That is the rhetorical question posed by some perfectly sensible atheists, when asked whether science is compatible with religion. They are confident that falsehoods always melt away in the light of facts, and that religion is on its last legs.
Unfortunately, they are far too optimistic. Depressingly, they sound like many 18th-century atheists, confident in Enlightenment, who were sure that religion was on its last legs, about to disappear very shortly, to melt quickly away in the glorious sunshine of Reason and Knowledge and Science. How could it not vanish, that aggravating nonsense? And yet, here we are, in the 21st century... What about before the 18th century? Before the 18th century, in Western "civilization," all the way back to the 5th century, when the Christian crackdown became complete, atheists were forced to keep their atheism to themselves. Before the 18th century, we can only guess which brave individuals might have been trying to send an atheist message between the lines of their writings. We can be sure that Hobbes was. As far as I know, the existence of any further atheists is controversial. Spinoza, Descartes, Machiavelli, Boethius -- their religious views are hotly debated.
Surprise surprise, many believers hang on to their beliefs quite tenaciously. If they do not reject science on religious grounds, they rarely miss an opportunity to insist that religion and science never conflict, and to chuckle condescendingly at people who think they do. The thing is that believers keep inventing new fictions when the older ones wear out, rather than embracing facts. Some whoppers currently popular among Christian theologians, people who actually hold Doctorates and are allowed to teach at otherwise-reputable universities:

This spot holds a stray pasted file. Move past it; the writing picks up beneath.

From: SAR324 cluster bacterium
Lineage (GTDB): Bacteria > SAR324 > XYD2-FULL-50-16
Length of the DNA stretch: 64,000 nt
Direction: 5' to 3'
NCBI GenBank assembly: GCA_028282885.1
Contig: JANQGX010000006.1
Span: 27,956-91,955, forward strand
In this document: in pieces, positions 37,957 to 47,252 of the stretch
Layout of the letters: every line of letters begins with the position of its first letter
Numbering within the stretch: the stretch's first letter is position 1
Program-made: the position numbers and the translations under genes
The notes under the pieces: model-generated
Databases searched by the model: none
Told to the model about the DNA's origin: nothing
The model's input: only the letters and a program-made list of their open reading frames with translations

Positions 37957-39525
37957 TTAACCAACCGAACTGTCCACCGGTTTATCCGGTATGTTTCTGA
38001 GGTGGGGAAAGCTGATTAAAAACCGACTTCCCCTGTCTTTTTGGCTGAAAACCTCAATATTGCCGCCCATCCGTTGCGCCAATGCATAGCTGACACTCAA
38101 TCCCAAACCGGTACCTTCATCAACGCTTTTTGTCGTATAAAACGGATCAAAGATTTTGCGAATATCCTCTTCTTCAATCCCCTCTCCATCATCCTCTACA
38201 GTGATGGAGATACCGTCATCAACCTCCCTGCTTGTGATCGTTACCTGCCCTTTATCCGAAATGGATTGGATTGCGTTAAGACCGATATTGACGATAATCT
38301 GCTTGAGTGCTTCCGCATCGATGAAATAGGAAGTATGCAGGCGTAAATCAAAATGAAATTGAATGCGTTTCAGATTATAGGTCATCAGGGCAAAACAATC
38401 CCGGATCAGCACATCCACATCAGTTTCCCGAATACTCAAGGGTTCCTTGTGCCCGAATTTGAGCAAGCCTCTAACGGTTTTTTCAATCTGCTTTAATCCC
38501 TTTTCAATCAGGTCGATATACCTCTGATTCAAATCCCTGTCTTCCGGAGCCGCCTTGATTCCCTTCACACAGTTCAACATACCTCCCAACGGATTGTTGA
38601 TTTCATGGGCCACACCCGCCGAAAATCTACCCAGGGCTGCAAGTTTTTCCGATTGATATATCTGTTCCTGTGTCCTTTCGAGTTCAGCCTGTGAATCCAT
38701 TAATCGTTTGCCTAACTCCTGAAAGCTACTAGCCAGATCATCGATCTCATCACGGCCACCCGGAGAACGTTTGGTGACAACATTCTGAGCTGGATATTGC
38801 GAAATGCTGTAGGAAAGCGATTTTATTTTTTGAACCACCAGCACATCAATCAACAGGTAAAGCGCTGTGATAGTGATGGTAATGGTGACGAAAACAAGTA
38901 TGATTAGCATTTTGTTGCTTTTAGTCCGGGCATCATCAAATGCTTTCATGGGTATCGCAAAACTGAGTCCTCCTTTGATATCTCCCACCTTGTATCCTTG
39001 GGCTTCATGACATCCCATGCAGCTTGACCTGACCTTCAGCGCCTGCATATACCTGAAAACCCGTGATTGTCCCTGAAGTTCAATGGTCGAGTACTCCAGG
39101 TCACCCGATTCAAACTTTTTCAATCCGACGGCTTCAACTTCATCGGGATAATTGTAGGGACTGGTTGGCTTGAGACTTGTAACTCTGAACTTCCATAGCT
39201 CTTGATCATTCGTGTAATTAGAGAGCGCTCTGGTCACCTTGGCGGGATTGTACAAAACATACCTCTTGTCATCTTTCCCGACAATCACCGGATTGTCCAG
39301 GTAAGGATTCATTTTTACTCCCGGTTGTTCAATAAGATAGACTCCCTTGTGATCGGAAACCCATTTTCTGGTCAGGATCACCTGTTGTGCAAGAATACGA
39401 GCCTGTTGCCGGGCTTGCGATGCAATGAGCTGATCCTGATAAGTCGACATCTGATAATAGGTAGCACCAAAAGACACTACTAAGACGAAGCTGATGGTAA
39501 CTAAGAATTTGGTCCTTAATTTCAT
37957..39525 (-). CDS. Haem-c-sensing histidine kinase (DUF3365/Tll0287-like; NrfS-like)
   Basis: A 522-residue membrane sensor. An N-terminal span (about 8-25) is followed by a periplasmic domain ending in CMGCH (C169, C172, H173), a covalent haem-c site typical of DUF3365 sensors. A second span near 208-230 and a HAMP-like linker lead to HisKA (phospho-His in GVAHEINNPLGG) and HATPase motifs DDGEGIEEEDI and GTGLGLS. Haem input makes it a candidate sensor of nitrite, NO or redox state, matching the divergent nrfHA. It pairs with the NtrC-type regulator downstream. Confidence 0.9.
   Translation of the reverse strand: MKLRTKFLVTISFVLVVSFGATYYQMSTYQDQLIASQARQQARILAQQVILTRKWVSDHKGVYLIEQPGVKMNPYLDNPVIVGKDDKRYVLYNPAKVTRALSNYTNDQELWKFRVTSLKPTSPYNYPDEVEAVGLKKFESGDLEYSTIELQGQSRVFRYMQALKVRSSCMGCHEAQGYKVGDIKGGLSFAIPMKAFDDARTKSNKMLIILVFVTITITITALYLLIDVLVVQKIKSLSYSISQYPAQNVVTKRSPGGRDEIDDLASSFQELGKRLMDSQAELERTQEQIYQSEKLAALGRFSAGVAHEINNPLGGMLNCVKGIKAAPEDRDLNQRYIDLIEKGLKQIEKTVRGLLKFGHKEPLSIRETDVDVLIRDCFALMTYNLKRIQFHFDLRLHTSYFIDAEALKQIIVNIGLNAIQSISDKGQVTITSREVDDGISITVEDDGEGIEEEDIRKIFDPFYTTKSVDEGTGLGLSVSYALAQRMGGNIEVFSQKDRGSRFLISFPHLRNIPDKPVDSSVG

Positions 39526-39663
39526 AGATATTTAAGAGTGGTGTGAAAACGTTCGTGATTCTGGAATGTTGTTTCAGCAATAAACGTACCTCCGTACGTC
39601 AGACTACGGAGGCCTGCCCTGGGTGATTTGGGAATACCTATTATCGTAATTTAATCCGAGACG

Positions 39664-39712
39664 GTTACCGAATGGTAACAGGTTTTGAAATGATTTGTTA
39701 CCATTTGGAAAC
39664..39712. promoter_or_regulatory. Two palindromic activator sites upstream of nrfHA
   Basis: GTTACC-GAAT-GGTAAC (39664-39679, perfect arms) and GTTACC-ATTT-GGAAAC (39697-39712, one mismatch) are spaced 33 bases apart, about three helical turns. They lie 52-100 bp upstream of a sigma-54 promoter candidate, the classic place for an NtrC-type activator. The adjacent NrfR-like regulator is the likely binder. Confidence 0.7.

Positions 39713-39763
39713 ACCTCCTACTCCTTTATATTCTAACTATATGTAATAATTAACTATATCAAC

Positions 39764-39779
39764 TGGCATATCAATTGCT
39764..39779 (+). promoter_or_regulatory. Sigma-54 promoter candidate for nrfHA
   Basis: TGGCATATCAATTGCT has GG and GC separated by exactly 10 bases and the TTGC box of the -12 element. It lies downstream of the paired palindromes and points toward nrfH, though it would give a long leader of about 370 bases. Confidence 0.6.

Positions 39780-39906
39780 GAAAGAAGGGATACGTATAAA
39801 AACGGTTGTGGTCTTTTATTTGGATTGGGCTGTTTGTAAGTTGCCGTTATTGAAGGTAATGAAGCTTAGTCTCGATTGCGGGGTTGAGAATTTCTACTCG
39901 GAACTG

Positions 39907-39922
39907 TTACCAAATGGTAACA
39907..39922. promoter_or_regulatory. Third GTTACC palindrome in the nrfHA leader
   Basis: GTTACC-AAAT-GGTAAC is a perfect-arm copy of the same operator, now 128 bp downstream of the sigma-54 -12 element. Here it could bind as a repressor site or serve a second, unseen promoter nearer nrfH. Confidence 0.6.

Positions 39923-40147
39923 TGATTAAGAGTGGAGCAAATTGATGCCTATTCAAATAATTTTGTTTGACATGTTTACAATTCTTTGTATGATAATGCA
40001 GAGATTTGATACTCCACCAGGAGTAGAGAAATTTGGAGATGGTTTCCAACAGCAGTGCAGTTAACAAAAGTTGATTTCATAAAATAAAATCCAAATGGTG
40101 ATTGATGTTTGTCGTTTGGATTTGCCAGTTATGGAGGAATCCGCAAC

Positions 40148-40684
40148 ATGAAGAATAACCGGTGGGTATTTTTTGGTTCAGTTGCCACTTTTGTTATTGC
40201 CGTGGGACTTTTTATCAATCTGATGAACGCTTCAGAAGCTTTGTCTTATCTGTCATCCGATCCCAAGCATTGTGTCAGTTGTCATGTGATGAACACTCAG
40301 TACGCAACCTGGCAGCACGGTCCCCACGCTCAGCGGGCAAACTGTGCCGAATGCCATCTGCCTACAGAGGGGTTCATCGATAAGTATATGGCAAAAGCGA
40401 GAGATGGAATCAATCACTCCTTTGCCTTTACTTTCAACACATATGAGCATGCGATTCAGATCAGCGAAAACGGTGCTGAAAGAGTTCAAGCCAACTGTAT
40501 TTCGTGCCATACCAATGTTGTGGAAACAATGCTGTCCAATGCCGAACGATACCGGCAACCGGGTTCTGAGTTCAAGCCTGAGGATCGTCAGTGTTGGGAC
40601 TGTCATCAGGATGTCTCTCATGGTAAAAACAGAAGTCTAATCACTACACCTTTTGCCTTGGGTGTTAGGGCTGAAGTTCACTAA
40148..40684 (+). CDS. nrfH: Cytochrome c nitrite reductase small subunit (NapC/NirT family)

* Before 19th-century American fundamentalism, it had never occurred to anyone to take the stories in the Bible literally.
* Galileo and the Inquisition just had a friendly chat, not a conflict; and/or: The issue between Galileo and the Inquisition had nothing whatsoever to do with science (because the Inquisitors were the most learned men of their day, and as science-friendly as could be, harrummph harrumph), but only with a personal quarrel between Galileo and the Pope.
* The Inquisition never killed anyone! (Yes, they actually say such things. All the Inquisition did was torture people and then hand them over to secular authorities who had no choice but to burn them alive.)
* Augustine and Aquinas were friends of science, nay -- there were scientists.
* (Etc. Fill in your own favorite examples of hair-raising, jaw dropping denials of plain reality which believers bring forth, rather than just say: okay, religion was mistaken, and science is a big improvement over it.)